A response to recent columns
Letter to the Editor | Wednesday, March 1, 2017
We write in response to Liam Stewart’s recent columns, “A Writer’s Response” and “Democrats applaud judicial overreach, again.” In doing so, we do not attack this specific author; instead, we counter the arguments currently employed to justify President Trump’s failed immigration ban, as represented by Stewart in the aforementioned articles.
In “A Writer’s Response,” Stewart examines the issue of immigration law in the United States. He claims that the decision of the Ninth Circuit Court of Appeals to block President Trump’s immigration order is judicial overreach, without an examination of the Constitution, nor an acknowledgement of the concept of checks and balances upon which our country was founded.
The judicial branch must judge the constitutionality of executive action and Congressional legislation — this is not a partisan issue. To do so, the judicial branch applies precedent and examines the Constitution. Alexander Hamilton writes in Federalist 78 that without limitations on the power of the executive and legislative branches through judicial courts, “all the reservations of particular rights or privileges would amount to nothing.” The judicial branch thus maintains the essential power to evaluate legislative and executive action.
The Ninth Circuit Court of Appeals addresses Stewart’s point of judicial overreach in its decision. While Stewart argues that the president retains significant power in shaping national security and immigration policies, this augmented amount of presidential discretion does not equate to a complete freedom from judicial review; the president cannot pass unconstitutional executive orders. The judicial branch is obligated to stop unconstitutional action and has done so in rejecting the president’s executive order.
Stewart writes that the U.S. “is a nation of immigrants, but also a nation of laws, and these concepts are not mutually exclusive.” To suggest that the U.S. currently lacks laws regarding immigration and that President Trump’s failed immigration order would fill this void is highly irrational and ignores concrete immigration policy. Stewart further suggests that “we should never underestimate the unimaginable devastation that can result from a small number of [immigrants] driven by hatred.” “National security and public safety,” he writes, are “the preeminent functions of government.”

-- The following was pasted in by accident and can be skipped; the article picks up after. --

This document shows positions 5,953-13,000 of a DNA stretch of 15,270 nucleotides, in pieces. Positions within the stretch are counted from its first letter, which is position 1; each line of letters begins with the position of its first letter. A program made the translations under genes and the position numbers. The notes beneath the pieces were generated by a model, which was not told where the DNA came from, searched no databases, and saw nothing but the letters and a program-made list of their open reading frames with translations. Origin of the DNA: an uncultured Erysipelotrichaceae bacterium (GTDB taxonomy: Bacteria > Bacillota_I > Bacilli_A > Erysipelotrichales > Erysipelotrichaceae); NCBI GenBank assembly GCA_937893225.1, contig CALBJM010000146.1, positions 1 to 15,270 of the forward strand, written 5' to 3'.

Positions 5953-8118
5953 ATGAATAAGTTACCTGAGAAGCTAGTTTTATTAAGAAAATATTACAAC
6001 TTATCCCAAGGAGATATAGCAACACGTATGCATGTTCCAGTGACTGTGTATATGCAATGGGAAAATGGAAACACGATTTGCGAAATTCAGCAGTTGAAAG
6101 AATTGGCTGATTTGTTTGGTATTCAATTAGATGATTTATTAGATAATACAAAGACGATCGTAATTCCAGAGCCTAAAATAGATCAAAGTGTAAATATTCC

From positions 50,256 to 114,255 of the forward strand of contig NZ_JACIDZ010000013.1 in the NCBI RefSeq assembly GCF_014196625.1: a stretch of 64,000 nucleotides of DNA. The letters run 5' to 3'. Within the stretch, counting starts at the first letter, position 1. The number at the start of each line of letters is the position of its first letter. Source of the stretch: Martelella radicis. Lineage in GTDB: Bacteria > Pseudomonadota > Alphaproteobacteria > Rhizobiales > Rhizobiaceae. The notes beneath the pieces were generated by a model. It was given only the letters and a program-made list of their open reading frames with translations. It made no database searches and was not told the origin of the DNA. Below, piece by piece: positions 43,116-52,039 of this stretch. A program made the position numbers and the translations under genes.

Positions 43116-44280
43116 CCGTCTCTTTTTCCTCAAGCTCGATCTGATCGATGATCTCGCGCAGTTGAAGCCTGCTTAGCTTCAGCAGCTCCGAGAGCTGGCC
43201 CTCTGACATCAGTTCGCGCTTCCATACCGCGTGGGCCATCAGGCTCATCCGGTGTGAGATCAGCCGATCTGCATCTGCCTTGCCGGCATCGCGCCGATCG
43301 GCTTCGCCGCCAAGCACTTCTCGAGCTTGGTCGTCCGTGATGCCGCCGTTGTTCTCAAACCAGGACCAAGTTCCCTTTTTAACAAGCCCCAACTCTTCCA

This argument is framed around the idea that national security and humanitarian aid are mutually exclusive. Stewart quotes Bill Clinton and Barack Obama calling for more severe borders in an attempt to establish a bipartisan desire for increased border control. However, in doing so, Stewart blends the issues of migration across our Southern border and enacting a travel ban on seven majority-Muslim countries, two issues that clearly require individual policies and unique consideration. Conflating the two generalizes the issue of immigration to an extreme extent.
No one, Democrat or Republican, is anti-national security. However, the fact remains that thinly-veiled targeting of a specific religious group which President Trump repeatedly demonized during his campaign will not address national security concerns.
On Feb. 25, a Department of Homeland Security draft published in the New York Times concluded that “the country of citizenship is unlikely to be a reliable indicator of potential terrorist activity.” Although the Department has since stated that the released document is simply a draft, the statement confirms the legitimacy of the report’s data, if not its conclusions. Of the 82 individuals who were convicted of “any terrorism-related federal offense” cited in the report, over half were U.S.-born. None of the foreign-born individuals hailed from a country banned in President Trump’s executive order. President Trump’s ban similarly ignores Saudi Arabia — the nation from which the majority of the Sept. 11 attackers hailed.
America’s status as a home for immigrants and the “greatest beacon of hope and freedom on Earth,” as Stewart proclaims, is symbolized through the inscription on the Statue of Liberty: “Give me your tired, your poor, your huddled masses yearning to breathe free.” America’s vetting process — under both Bush and Obama — is already severe. It takes months, and sometimes years, for a refugee to enter the U.S. We are morally, legally and ethically obligated to help refugees escape their plight. Even ninety days can be a matter of life and death”
The evidence for President Trump’s executive order is lacking at best. According to the Court’s decision in Korematsu v. U.S., any basis for such a widespread denial of rights and privileges to a single religious group must have a “pressing public necessity … [to] justify the existence of such restrictions.” We thus cannot forsake the values on which this country was founded without a proven national security concern. Given its lack of a basis in fact, the executive order may indeed be just what its critics claim: a xenophobic response to a religious “other.”
The views expressed in this Letter to the Editor are those of the author and not necessarily those of The Observer.